Thiamine – Thiamine is used in the process of glucose metabolism.  It also regulates the movement of chemicals involved in transmitting messages in the nervous system.

Sources – Pork has a lot of Thiamine along with legumes.  Nuts, seeds, some types of fish and seafood are also good sources.

Riboflavin – Riboflavin participates in reactions that remove ammonia during the breakdown of certain amino acids.  It also has antioxidant properties to help strengthen your immune system.

Sources – Sources of Riboflavin include beef, liver, whole grain cereal, yogurt, mushrooms, and cottage cheese.

Niacin – If you need energy during vigorous activity, Niacin helps convert pyruvate to lactate to help provide that energy.  It also helps promote the breakdown of fatty acids.

How Do Vitamins Improve Health?

Sources – Most Niacin comes from beef, poultry, fish, and whole grain breads.

Little Niacin is lost during cooking because it remains very stable when heated.

Pantothenic Acid – Pantothenic Acid is involved in many metabolic processes.  These include energy generating processes and fat breakdown processes.

Sources – Foods rich in Pantothenic Acid include chicken, beef, potatoes, oats, and tomato products.  Pantothenic Acid is damaged easily so freezing and cooking can reduce its strength.

Biotin – Biotin is used for amino acid metabolism, breakdown of fatty acids, and DNA synthesis.

Sources – God sources of Biotin are cauliflower, liver, peanuts, cheese, and egg yolks.  Heat breaks down Biotin so cooking will reduce its potency.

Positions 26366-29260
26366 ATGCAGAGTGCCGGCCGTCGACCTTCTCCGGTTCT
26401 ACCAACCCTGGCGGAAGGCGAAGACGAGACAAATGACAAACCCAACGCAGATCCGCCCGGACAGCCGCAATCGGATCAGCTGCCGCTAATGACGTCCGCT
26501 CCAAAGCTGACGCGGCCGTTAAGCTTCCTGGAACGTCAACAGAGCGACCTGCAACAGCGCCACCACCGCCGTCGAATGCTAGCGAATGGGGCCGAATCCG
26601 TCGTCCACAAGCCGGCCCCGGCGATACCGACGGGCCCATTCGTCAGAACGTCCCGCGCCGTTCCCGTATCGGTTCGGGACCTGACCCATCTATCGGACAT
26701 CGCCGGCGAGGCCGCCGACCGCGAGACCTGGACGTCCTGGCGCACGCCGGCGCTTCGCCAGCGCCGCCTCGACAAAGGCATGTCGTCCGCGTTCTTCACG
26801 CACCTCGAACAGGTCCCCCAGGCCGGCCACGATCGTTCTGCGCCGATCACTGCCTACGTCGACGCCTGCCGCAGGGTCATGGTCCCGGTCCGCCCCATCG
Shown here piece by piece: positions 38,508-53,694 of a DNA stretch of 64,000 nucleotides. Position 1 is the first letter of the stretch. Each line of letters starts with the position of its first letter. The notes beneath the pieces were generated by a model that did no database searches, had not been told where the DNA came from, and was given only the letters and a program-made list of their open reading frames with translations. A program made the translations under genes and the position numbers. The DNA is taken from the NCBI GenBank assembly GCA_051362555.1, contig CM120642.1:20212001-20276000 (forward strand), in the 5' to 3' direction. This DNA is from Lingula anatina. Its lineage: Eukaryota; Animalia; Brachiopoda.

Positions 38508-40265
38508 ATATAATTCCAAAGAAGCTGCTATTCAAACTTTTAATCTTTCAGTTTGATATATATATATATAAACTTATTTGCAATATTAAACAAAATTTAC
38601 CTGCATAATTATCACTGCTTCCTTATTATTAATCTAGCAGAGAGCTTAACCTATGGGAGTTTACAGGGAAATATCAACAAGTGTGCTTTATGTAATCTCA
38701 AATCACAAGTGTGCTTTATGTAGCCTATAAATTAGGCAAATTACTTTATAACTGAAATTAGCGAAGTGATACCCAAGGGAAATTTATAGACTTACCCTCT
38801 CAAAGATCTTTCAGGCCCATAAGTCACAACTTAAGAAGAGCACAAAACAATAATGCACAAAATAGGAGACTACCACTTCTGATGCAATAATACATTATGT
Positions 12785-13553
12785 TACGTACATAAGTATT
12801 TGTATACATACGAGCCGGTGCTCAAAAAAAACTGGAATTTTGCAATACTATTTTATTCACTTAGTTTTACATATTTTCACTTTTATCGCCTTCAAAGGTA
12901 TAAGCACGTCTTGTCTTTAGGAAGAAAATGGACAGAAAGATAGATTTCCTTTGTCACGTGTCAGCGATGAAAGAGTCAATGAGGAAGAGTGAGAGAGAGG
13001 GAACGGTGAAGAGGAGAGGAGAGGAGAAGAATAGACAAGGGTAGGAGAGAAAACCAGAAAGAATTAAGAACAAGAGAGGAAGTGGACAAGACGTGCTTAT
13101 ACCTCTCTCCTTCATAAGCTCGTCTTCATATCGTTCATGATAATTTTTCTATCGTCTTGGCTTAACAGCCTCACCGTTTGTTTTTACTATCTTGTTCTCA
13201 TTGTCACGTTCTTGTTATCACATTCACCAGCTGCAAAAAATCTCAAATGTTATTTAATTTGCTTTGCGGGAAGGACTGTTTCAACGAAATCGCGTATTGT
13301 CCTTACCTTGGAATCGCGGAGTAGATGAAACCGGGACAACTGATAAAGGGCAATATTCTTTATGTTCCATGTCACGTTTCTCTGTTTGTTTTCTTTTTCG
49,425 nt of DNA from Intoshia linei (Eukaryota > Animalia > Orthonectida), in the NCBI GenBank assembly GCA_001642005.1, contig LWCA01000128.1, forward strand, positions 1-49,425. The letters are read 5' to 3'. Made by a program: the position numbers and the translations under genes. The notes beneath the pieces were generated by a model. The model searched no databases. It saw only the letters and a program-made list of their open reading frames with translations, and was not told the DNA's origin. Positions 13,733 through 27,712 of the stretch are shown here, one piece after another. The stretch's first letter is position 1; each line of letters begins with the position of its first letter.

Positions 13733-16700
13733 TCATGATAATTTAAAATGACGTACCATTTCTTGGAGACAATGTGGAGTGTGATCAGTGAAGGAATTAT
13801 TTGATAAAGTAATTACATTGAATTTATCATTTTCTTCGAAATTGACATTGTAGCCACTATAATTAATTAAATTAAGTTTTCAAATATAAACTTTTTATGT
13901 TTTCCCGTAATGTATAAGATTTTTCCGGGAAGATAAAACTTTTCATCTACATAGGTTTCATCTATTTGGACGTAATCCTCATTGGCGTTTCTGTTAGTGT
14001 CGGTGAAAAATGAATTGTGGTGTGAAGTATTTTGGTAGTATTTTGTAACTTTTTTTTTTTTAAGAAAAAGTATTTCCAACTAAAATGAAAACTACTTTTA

Vitamin B6 – Vitamin B6 supports and aids in the metabolism of protein, blood cell synthesis, and carbohydrate metabolism.

Sources – Main sources of Vitamin B6 include fortified cereals, fish, poultry, potatoes, and other starchy vegetables.  Vitamin B6 is very weak under heated conditions.  As much as 50% of a food’s Vitamin B6 content can be lost from cooking.

Folate – Folate is necessary for DNA synthesis, amino acid metabolism, and growth of red blood cells.

Sources – Fortified breakfast cereals provide a good amount of Folate. Dark green leafy vegetables, asparagus, broccoli, and orange juice are also good sources.  Folate is extremely vulnerable to heat and foods can lose up to 90% of their Folate from cooking.

Vitamin B12 – Vitamin B12 is crucial for the metabolism of Folate.  It also helps break down fatty acids and aids myelin in coating nerve fibers.

Sources – Beef, liver, and salmon are excellent sources of Vitamin B12. Tuna, cottage cheese, and milk also provide a good amount of Vitamin B12.

Vitamin C  – Vitamin C plays a major role in forming collagen, a protein that reinforces connective tissues in your body.  It’s also an antioxidant and minimizes free radical damage in your cells.

Because of this, it helps enhance your immune system.  Consuming Vitamin C rich foods can reduce the risk of chronic diseases such as heart disease, certain cancers, and cataracts.